The sport of football, both on and off the field, is intrinsically the same as it was in the past, but the past and present versions of the sport feel unrecognizable. Quarterbacks still rule. Head coaches are still rough on their guys to draw the best out of them. Organizations still desire loyalty, a team approach, and the need to win. The actions are related, but football players of years ago wouldn't be able to last in today's game. They wouldn't know how to adjust. It almost feels like a different sport.
Bigger Isn't Always Better
Just in terms of physicality, football moves so much faster today. Most offense is through the air, but that doesn't prevent crushing hits and collisions from occurring. The NFL has attempted to make the game much safer than it ever was, but the players themselves make it so much more dangerous. There are dozens of rules in place regarding what types and locations of hits are allowed and which are penalties. There are parameters for when specific players can be targeted too. A football star in 2017 is a gigantic human who can move faster than seems physically possible. He brings power and energy to each hit. Such qualifications feel necessary.
Even players who don't "need" peerless size are huge human beings. Quarterbacks are 6'5" or taller. They can be 240 pounds or more, displaying the measurements previously reserved for offensive linemen. Yes, that is serious. Today's football fan is used to seeing 350+ pound people play along the offensive line, but that never used to be the case. Old offensive line units were slimmer and smaller. According to the Associated Press, only one player in the entire league weighed as much as 300 pounds in 1970.
With safeties now the size of linebackers, linebackers the size of linemen, and linemen bigger than any human should be, the NFL is made up of wrecking balls disguised as players in uniform. And they aren't exactly moving slowly nowadays! If anything, players are even faster than they once were, leading to immense collisions on every play.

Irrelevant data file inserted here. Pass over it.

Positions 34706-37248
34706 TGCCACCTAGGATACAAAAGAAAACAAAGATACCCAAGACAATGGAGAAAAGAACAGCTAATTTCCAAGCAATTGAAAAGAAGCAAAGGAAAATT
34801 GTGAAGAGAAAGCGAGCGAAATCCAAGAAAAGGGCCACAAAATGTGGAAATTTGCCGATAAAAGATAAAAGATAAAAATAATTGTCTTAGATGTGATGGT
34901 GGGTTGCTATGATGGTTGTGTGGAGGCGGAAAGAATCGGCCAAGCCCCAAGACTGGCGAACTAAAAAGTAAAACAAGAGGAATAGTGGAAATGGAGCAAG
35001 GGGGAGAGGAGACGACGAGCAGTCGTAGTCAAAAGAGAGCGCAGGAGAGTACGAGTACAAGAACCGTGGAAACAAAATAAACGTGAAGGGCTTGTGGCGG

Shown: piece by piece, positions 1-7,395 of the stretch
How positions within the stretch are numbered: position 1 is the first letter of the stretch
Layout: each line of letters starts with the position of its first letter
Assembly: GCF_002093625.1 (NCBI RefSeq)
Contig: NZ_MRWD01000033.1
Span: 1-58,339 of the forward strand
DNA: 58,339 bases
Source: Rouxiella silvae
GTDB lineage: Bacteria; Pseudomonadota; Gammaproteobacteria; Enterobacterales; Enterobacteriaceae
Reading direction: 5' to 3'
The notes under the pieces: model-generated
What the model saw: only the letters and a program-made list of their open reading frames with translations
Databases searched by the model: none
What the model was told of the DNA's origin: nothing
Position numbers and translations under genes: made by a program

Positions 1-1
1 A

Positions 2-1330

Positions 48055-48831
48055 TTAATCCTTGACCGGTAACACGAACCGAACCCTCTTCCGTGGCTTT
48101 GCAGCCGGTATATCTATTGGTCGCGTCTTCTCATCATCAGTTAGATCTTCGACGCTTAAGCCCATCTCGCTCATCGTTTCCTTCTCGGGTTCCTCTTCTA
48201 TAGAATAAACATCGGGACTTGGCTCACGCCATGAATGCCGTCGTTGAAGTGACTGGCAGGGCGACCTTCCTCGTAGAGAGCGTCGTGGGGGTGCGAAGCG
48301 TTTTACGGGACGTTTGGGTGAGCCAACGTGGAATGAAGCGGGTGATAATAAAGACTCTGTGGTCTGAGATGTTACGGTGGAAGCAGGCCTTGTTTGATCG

Nuanced Way of Life
Rules on and off the field have attempted to make this sport safer, though to mixed results. Off the field, painkillers have always been a major piece of NFL life. Players become addicted to opioids. Because of this sad truth, the league has slowly and begrudgingly discussed changes to its policy surrounding marijuana. Tons of football players smoke. Some have failed tests and been suspended; others have admitted publicly to smoking, though they were careful enough to pass the testing procedures.
The perception surrounding smoking has completely changed, though, even if the rules haven't yet. It is just as common to see a player inquiring about a vape starter kit as it is to see one getting drunk at a club or popping prescription drugs. Though tobacco products wouldn't have any benefits to pain control, the possibilities surrounding marijuana make it a potentially viable painkiller. Many argue it is much safer than the painkillers players used to rely on. Such a notion would not have even registered with players from decades ago. Advancements in the way we think we're so far behind as to be detrimental to the football players themselves.
A move to smoking has coincided with a boom in technology and knowledge in the sport. As hits weigh on these guys' minds and bodies, they look for ways to lessen that burden. Concussions aren't going away, and players take months to recover from a long and grueling season. Because of that, healthier ways to regroup and recover are vital. Everyone is permanently on the lookout for what those might be moving forward.